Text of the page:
In light of our current political crisis around climate change, what can architecture and design contribute toward a new planetary imaginary of our contemporary environment? If climate change is a crisis of imagination, as literary historian Amitav Ghosh states, or a profound mutation in our relation to the world, as put by Bruno Latour, can design imagination provide any insights in this dilemma...   More >

Fanon in the Algerian War: A Painful Gender Issue

Lecture | February 27 | 4-5:30 p.m. | 340 Stephens Hall

 Seloua Luste-Boulbina

 Center for Middle Eastern Studies, Department of Gender and Women's Studies, Department of French

The colony operates with a double standard. Women are both largely excluded from schooling and supposed to be protected by their male fellow citizens. Everything then happens as if, according to the old despotic saying, colonial politics were benevolent toward them: they must be protected from their own. But how? And in what sense? To answer this, Seloua Luste-Boulbina examines the conditions...   More >

Magic Spells: A Research Workshop on Hebrew Amulets: With Magnes curators Shir Gal Kochavi, Zoe Lewin, and Francesco Spagnolo

Lecture | February 27 | 5:30-7 p.m. |  Magnes Collection of Jewish Art and Life (2121 Allston Way)

 Magnes Collection of Jewish Art and Life

Join Magnes curators in discovering the elaborate texts and imagery, magic formulas, and kabbalistic sources in Hebrew amulets.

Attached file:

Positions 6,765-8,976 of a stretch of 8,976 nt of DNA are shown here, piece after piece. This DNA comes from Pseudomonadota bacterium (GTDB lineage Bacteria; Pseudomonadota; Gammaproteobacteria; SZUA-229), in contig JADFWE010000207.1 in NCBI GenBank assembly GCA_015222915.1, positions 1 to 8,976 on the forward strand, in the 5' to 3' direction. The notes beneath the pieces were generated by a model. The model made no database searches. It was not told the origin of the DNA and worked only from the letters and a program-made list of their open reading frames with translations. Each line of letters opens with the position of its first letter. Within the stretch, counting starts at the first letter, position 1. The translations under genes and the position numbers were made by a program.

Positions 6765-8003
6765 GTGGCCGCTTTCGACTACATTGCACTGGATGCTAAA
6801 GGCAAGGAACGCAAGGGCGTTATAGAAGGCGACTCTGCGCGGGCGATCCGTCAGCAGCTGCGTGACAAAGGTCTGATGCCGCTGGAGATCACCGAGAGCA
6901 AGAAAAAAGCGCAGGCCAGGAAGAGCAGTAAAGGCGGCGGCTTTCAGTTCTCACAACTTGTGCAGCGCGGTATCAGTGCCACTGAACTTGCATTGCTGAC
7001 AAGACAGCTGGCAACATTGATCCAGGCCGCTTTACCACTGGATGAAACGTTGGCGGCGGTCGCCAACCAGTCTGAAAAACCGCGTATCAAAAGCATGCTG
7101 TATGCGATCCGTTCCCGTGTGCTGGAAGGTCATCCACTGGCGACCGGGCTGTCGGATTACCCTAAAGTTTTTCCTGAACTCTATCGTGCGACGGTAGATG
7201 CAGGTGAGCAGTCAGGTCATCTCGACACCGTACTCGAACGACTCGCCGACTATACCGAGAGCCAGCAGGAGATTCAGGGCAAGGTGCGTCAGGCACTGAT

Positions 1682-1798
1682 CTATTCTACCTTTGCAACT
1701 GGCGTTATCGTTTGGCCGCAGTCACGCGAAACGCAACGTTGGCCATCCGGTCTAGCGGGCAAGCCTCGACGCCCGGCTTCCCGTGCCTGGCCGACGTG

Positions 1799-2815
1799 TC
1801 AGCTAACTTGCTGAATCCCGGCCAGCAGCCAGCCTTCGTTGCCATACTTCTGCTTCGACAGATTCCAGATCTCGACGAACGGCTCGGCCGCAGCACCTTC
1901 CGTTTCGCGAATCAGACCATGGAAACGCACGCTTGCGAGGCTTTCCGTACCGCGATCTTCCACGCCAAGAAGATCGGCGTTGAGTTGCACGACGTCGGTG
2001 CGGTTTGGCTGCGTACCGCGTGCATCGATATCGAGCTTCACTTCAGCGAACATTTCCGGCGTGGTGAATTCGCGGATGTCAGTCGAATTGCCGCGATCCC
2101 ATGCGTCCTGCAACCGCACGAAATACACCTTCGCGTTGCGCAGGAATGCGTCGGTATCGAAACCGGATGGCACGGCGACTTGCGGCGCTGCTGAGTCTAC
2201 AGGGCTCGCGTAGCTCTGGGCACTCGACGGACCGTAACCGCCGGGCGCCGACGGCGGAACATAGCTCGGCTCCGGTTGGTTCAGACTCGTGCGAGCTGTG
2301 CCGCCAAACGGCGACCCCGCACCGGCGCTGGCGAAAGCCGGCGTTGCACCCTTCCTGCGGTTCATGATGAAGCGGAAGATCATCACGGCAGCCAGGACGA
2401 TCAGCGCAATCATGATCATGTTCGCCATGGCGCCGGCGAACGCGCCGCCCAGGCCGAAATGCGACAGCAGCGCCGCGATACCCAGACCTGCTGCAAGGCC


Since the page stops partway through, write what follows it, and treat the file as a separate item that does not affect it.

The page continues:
Worn on one’s person or placed in homes, Jewish amulets are used at moments of vulnerability and transition, like childbirth, marriage, or illness. They feature texts including biblical verses, Psalms, divine names, and invocations of powerful figures like angels, and...   More >

Wednesday, February 28, 2018

A Talk with Jeanne C. Finley and John Muse

Lecture | February 28 | 12-1:30 p.m. |  Berkeley Art Museum and Pacific Film Archive

 Jeanne C. Finley, Professor of Film and Graduate Fine Arts, California College of Arts; John Muse, Visual Media Scholar, Haverford College, Haverford PA

 Arts + Design

Since 1988 Jeanne C. Finley and John Muse have worked collaboratively on numerous experimental documentaries and installations. These works have been exhibited nationally and internationally, at festivals and museums, including the Museum of Modern Art in New York, The San Francisco Museum of Modern Art, The Guggenheim Museum, The Whitney Biennial, San Francisco International Film Festival,...   More >

Who Names the Public Space?

Lecture | February 28 | 12:30-1:30 p.m. |  Freight and Salvage Coffeehouse

 2020 Addison, Berkeley, CA 94704

 Osher Lifelong Learning Institute (OLLI)

From Confederate memorials to Berkeley's Boalt Hall, culture wars are being fought. We need to take a stand, but what stand?

ARCH Lecture: Daniel M. Abramson

Lecture | February 28 | 6:30-8 p.m. | 112 Wurster Hall

 College of Environmental Design

WED, FEB 28, 6:30pm. Please join us for a talk with Professor Abramson about why the idea of architectural obsolescence was invented in early-twentieth-century America and how it has influenced design and urbanism up to the present age of sustainability.